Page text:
Our ability to resolve this issue could very well determine our survival as a civilization.
Today our basic pillars of civilization are in jeopardy because we cannot, or will not compromise with the other.
Do we avert our gaze of the beggar with the cardboard sign at the corner of Woodward and Eight Mile?
Or do we throw him a buck and hope he doesn’t blow it on booze or drugs, but we know he probably will.
Do we roll our eyes every time someone from the political party opposite ours speaks?
And just hope his sound bite is mercifully brief?
Mark’s gospel, Paul’s letter, and to an even greater extent the reading from Deuteronomy makes us uncomfortable.
When we look at it from the aspect of the poor man possessed by an unclean spirit in the temple and how he was probably shunned by the temple authorities, he had no reasonable expectation that Jesus would pay any attention to him.
But that was not the case.
Jesus did not back away from this man.
He didn’t look for the closest exit and sneak away.
No, he engaged him, and basically performed an exorcism on him releasing the man’s unclean spirit.
This is a story from early in Jesus’ ministry, and as Jesus continued to practice His ministry, could very well have kept to his inner circle and grown his group quietly and slowly.
Or He could have built on this early experience and played nice with these scribes.
He reached out to all He met.
He engaged them.
Made them uncomfortable.
With His “new teaching-with authority!”
And He didn’t back away from the possessed man, as unpleasant as he probably was.
We have many among us that we could describe in much the same way.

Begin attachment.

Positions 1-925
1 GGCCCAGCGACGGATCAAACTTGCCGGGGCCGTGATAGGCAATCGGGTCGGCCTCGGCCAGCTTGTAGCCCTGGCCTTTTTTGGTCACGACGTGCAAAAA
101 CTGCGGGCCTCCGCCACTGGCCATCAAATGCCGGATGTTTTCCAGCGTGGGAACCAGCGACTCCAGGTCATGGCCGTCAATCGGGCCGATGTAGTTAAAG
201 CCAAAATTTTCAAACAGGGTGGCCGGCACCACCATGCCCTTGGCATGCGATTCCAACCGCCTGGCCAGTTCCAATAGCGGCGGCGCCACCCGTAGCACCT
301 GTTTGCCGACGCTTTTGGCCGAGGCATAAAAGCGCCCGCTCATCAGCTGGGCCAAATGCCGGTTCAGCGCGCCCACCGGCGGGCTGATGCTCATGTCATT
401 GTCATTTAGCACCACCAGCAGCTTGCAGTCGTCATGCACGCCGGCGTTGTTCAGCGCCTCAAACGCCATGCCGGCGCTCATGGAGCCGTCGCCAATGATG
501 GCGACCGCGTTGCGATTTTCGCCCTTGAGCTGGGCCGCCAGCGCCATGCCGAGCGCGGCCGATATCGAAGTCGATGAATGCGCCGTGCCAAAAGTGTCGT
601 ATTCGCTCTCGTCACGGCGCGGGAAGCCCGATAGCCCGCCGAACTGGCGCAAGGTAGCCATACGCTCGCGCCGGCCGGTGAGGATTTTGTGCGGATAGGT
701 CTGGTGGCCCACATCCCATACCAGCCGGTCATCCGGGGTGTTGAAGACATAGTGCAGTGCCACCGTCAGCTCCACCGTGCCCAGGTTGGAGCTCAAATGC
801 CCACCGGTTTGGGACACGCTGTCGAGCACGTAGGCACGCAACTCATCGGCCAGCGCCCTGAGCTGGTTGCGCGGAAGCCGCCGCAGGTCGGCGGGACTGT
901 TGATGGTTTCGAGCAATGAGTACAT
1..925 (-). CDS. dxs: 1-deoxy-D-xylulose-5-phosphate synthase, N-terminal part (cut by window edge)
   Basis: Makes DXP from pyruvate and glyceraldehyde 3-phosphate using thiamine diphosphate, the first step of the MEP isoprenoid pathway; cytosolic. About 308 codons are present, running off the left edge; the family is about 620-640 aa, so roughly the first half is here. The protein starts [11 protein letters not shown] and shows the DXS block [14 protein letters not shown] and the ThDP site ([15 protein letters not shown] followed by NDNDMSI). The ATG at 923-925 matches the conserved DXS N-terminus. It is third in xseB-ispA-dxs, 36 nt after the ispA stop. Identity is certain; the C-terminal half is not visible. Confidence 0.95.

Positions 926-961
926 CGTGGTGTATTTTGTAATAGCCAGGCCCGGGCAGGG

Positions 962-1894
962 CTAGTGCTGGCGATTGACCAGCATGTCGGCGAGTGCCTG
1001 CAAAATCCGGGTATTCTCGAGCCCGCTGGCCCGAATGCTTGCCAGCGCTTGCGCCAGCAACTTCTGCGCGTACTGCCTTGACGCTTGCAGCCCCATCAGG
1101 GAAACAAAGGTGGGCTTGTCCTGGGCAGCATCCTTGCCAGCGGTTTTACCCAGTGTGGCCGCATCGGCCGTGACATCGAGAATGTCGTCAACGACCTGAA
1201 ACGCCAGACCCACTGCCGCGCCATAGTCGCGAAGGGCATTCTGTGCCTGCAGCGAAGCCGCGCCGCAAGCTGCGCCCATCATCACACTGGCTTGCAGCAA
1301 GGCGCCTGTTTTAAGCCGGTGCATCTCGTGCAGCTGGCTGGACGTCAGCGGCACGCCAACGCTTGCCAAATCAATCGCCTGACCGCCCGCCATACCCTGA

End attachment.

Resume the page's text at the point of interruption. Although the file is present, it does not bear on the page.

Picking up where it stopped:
Too liberal-ok, that really doesn’t work well here, but too conservative sure does.
How do we get from the horrific divisions in our society to a place where all kinds of diversity can not only be accepted, but embraced?
Or are we trying so hard to be inclusive, we have widened the divide between us.
That seems to be a pretty common complaint, but if we don’t push the agenda, we will never progress beyond our current state.
Did Jesus shun the unclean spirit and the man possessed?
No, He engaged them.
As He did with all of the misfits, sick, crippled, failed, troubled, and broken souls in body and soul.
Like the ones gathered here.
Like this one-speaking to you now.
He embraced them.
He embraced us.
He embraced me.
How often have you been the outsider?
Freshman in High School?
And just last year you were riding high as the big man on campus as an eighth-grader.
Sometimes the harder we try to fit in, the more we are outcast.
It’s like our desperation has a palpable stench that can be detected for miles and miles.
Let’s flip that.
Because we can.
How does it feel when someone goes out of their way to welcome you, to show you where things are, how things work, who to go to for what, and takes a genuine interest in helping you?
It’s a great feeling that should spread like measles on an unvaccinated populous.
We need to find a way to accept, to forgive, to respect, and to understand all of the others.
We need an exorcism of our unclean spirits.
Make no mistake.
This is certainly not a virtue that I have mastered.